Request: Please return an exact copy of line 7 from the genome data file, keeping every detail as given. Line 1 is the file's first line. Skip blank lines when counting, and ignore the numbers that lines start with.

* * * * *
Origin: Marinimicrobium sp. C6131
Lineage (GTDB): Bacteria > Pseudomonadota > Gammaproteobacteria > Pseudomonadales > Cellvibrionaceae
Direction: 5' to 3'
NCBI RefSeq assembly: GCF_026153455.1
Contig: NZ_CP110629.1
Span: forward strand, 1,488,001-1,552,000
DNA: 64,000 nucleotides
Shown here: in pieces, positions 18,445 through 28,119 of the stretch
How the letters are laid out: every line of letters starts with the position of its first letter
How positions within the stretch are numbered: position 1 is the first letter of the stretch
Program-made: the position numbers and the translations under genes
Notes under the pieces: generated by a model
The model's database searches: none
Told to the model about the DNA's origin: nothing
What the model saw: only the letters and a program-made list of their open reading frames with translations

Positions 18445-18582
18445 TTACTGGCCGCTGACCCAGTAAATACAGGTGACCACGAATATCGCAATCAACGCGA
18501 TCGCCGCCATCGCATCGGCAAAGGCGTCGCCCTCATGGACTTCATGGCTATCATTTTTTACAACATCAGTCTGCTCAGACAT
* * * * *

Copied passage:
DNA: 64,000 nucleotides